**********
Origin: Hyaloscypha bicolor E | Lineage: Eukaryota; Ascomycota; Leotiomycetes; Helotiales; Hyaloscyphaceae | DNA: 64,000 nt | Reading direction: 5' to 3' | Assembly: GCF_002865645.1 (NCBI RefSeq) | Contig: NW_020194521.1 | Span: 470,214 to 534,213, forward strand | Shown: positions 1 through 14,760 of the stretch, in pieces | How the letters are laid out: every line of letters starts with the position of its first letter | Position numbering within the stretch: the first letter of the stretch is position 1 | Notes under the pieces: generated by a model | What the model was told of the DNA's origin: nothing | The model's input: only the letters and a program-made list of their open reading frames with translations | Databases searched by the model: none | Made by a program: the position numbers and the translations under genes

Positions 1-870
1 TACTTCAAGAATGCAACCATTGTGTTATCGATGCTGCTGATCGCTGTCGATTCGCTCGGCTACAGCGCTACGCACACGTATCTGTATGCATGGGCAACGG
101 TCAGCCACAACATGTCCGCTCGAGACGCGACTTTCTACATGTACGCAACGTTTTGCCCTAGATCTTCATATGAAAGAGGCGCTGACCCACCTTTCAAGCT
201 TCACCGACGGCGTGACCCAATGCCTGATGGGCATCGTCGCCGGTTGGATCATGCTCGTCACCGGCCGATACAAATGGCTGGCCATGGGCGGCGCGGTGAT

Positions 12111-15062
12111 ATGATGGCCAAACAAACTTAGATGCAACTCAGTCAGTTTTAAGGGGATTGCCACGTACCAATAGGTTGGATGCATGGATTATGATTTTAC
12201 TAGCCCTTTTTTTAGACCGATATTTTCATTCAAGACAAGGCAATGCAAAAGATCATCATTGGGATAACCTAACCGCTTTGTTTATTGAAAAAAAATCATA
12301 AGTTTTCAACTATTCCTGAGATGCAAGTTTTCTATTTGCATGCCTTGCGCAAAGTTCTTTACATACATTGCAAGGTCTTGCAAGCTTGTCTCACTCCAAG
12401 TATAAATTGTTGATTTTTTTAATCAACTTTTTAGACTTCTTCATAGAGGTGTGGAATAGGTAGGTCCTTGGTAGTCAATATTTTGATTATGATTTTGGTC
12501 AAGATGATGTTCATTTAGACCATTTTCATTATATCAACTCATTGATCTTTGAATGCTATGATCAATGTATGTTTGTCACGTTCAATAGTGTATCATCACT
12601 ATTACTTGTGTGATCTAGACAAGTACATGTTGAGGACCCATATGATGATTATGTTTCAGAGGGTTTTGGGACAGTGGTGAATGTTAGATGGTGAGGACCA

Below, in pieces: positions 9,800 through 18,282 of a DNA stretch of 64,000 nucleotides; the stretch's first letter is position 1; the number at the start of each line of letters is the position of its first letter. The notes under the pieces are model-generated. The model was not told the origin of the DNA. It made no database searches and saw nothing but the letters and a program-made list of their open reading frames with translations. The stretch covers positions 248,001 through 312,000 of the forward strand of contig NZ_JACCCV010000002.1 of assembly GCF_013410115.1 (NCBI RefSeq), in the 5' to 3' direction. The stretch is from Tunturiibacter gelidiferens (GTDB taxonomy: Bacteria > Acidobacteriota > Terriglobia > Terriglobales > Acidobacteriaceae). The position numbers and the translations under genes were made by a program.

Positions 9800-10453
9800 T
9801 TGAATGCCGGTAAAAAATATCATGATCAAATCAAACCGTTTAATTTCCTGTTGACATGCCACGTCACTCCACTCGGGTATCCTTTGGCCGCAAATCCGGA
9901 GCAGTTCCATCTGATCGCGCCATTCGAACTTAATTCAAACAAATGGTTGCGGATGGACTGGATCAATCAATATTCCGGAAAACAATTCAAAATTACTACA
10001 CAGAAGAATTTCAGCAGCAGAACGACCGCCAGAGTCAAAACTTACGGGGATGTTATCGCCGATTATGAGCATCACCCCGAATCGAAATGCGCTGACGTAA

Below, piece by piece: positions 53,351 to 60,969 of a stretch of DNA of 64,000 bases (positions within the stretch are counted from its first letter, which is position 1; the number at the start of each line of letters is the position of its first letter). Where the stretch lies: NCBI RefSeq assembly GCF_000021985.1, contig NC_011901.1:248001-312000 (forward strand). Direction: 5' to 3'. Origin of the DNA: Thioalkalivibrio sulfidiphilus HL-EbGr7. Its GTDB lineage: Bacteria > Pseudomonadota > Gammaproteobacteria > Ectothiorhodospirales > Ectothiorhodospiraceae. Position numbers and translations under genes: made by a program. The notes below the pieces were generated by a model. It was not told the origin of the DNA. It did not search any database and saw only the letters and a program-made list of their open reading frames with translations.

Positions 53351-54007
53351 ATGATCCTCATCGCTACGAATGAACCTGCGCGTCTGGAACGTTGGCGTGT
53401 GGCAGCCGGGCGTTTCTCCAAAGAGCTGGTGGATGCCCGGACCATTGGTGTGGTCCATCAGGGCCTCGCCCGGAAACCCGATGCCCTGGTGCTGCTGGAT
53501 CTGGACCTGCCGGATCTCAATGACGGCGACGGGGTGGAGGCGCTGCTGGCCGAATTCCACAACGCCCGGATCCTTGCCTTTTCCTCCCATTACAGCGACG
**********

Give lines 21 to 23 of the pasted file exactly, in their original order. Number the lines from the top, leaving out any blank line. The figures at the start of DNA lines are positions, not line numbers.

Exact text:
53351 ATGATCCTCATCGCTACGAATGAACCTGCGCGTCTGGAACGTTGGCGTGT
53401 GGCAGCCGGGCGTTTCTCCAAAGAGCTGGTGGATGCCCGGACCATTGGTGTGGTCCATCAGGGCCTCGCCCGGAAACCCGATGCCCTGGTGCTGCTGGAT
53501 CTGGACCTGCCGGATCTCAATGACGGCGACGGGGTGGAGGCGCTGCTGGCCGAATTCCACAACGCCCGGATCCTTGCCTTTTCCTCCCATTACAGCGACG